Bassam Tariq is a Boing Boing guestblogger who is the co-author of 30 Mosques. A blog that celebrated the NYC mosques during the Islamic month of Ramadan. He lives in Harlem, NY.
Many of you may remember my post on Can't Take It With You, a landmark photo exhibit showcasing Muslims in America that's opening next week in New York. Omar Mullick, the photographer of the exhibit, invited me to the gallery space yesterday and we had a little chat.
Bassam: How are you feeling?
Omar: A little tired, a little happy. We've been working around the clock.
Bassam: So, first things first, where did the title for the show come from?
Omar: It's the opening lines of a Radiohead song called Reckoner. It had a pretty strong impact on me when I heard it. I realized that I was as capable of going to Radiohead or The Brian Jonestown Massacre as I was Nusrat Fateh Ali Khan for the same notes of transcendence….
…..I think that speaks volumes about me being Western and Muslim. It evokes other things, too, but some things I think are better left unarticulated. I'll tell you some thing great though: a photographer friend mentioned to me that he thought the title was a comment on photography and the effort to fix things and moments that slip by. On the same day a Muslim friend read the title as a comment on mortality and shot me an email to that effect.
Bassam: Seven years is a long time for a road trip to take photos.
Omar: It was on and off, in between commercial gigs or when I was traveling.
Bassam: Why show it now then?
Omar: Well the point of the project was to make a broad brushstroke — I wanted to get at some thing about the country, about the sweep of the place and this moment. This community was a way in to that narrative. They are at the center of what we will accept as American or Western – right on the edge of what we think of as the 'other.' What can I say? I am not one to look away. I don't think I answered your question, though. I only feel now, I think, that I got a sense of this being an American narrative, and an irrevocable one, and the sheer breadth of it.
Bassam: So how do you edit that down?
Omar: With difficulty! I tried editing photos as if I were marrying the images to statistical facts about the community. That was an abject failure. The whole thing died on the page. It's a series of impressions in the end – I make no pretensions about being objective. I think the job is to be transparent about your biases. Consistently, I was drawn in the gallery edit to photos of people or moments who problematized some of the prevailing stereotypes. In the end though, when the high concepts paled, I kept coming back to things that move me about photography: wonder, awe, light – looking for the humanity in people.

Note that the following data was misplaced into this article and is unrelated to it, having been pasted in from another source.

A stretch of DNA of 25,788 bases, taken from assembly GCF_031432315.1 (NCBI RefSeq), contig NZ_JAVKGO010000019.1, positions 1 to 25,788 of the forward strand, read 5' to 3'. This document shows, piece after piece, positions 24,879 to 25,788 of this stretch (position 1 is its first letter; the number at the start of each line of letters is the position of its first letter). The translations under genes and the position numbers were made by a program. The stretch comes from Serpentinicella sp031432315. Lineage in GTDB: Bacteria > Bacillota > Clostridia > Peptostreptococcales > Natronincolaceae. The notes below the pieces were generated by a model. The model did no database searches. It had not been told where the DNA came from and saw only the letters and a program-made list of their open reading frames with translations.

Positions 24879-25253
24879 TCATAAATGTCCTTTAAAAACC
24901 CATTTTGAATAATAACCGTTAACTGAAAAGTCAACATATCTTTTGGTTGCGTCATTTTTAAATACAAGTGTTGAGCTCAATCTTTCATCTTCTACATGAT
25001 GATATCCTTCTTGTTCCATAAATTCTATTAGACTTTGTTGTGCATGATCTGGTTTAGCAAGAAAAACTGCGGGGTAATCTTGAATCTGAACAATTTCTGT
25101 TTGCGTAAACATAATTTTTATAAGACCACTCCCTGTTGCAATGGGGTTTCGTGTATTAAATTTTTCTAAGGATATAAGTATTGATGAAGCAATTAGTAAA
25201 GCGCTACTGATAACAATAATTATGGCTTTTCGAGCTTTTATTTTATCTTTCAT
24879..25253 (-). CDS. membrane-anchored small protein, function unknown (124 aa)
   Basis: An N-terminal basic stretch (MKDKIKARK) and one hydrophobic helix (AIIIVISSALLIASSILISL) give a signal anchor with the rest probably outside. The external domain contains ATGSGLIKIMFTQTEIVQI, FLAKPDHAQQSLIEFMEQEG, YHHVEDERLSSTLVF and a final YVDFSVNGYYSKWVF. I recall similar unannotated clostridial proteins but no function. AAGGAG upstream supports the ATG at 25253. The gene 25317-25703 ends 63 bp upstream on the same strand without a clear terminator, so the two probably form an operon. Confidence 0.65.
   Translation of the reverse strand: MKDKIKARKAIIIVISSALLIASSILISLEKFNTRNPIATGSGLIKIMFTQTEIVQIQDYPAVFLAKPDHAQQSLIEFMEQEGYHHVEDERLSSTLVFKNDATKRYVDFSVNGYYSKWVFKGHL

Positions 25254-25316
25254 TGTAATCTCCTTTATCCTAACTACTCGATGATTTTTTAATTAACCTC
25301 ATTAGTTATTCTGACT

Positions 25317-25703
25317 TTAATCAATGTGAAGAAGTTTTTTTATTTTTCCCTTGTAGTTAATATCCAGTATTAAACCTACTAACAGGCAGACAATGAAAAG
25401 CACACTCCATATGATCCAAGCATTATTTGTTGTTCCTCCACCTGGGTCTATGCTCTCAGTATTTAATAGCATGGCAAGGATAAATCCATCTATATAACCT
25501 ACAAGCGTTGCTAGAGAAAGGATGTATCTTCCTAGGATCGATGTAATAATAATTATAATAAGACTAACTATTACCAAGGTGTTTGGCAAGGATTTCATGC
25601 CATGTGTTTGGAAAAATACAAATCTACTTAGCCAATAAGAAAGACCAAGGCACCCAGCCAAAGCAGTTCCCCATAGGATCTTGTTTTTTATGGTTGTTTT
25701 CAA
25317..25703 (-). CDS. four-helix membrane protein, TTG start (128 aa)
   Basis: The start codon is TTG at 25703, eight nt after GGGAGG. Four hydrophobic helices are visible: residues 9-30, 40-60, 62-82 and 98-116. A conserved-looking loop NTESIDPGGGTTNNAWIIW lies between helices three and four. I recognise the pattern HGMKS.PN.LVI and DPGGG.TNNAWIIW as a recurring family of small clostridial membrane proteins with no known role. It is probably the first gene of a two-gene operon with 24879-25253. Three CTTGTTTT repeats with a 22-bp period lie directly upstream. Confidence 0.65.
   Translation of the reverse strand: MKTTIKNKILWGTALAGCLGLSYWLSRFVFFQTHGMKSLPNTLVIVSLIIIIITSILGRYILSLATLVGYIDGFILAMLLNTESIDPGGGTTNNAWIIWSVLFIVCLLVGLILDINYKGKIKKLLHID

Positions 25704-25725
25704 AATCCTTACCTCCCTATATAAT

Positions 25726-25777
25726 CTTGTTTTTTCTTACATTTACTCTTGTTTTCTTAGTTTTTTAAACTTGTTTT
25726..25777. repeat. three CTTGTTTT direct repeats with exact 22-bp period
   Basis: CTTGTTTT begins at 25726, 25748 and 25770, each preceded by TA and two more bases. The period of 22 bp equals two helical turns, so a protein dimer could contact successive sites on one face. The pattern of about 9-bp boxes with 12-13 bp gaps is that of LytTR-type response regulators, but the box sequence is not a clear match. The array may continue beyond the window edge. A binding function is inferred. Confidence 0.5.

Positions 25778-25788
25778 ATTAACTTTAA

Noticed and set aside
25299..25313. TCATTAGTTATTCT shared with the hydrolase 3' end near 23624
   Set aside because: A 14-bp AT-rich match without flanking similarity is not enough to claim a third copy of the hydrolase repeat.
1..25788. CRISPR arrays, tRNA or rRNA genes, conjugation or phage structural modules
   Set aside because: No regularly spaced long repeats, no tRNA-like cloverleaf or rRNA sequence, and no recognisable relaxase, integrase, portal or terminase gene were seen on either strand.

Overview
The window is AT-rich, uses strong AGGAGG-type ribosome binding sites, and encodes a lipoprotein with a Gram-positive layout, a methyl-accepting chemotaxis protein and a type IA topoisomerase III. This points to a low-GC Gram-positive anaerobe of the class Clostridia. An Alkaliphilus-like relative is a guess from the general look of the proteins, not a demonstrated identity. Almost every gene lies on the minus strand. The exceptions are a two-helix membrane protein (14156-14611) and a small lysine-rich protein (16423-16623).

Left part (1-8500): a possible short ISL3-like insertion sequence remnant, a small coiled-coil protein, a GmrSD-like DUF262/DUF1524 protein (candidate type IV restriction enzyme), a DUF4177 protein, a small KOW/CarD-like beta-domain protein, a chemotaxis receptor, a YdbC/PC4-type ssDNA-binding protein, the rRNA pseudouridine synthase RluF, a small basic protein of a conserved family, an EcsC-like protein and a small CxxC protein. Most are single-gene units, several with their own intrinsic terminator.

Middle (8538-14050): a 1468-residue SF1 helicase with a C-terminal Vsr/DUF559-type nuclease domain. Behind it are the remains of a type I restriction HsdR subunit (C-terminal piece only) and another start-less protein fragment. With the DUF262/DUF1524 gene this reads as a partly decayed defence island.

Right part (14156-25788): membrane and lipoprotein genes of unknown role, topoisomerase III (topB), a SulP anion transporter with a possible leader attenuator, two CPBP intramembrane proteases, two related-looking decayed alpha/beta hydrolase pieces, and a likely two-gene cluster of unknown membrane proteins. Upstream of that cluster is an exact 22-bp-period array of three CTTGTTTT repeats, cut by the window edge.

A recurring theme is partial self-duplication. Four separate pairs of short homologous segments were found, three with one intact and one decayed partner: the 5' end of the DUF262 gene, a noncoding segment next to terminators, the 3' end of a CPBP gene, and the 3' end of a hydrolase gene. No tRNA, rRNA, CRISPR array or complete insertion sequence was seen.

Bassam: Why black and white? Why film?
Omar: I can give you all these explanations but to be perfectly honest I liked the aesthetic for this project. It's that simple. I also love what film does when you point it directly in to the light. I am interested in where all that starts to break. My bread and butter is digital though, so don't read in to my remarks some aversion to digital – far from it
Bassam: Getting back to the edit, we had a question from a reader asking after the emphasis on scarved Muslim women in the edit. Do you have women in the show who do not have scarves? And is my reading of this emphasis fair?
Omar: Great question. Yes, I do have women in the show who are Muslim and are not wearing scarves. Of the photos that come to mind, there is one photograph I am particularly fond of that shows a young girl wearing the hijab (headscarf) in New York talking to an elderly Afghan Muslim woman at her store in the West Village. The elderly woman is not wearing a scarf. I like that shot because the prevailing stereotype of scarves is that an elderly generation imposes it on the younger one. The expectation is reversed here. Incidentally, that same photo has the Afghan husband, cheerful and beardless, smoking a cigarette outside his shop. I loved that. I also have another photo where a young girl is wearing a hijab and riding a bmx and another girl behind her who does not wear a scarf has got a riding helmet on, probably for safety. I thought that's subtle, and a little playful.
Bassam: Any other photography books that depict Muslims that you like?
Omar: Sure, Joachim Ladefoged did a book called The Albanians – I used to travel with that in my backpack. Fazal Sheikh: Ramadan Moon. Stanley Greene did a book called Open Wound on Chechnya. All wonderful.
Bassam: So what's next?
Omar: I've been shooting a lot of pictures of a corner in the Brooklyn music scene that I am particularly enamored with. I am curious to see where that goes. I have to shoot things I am a little in love with.
The gallery opens October 8th and runs till November 5th in New York.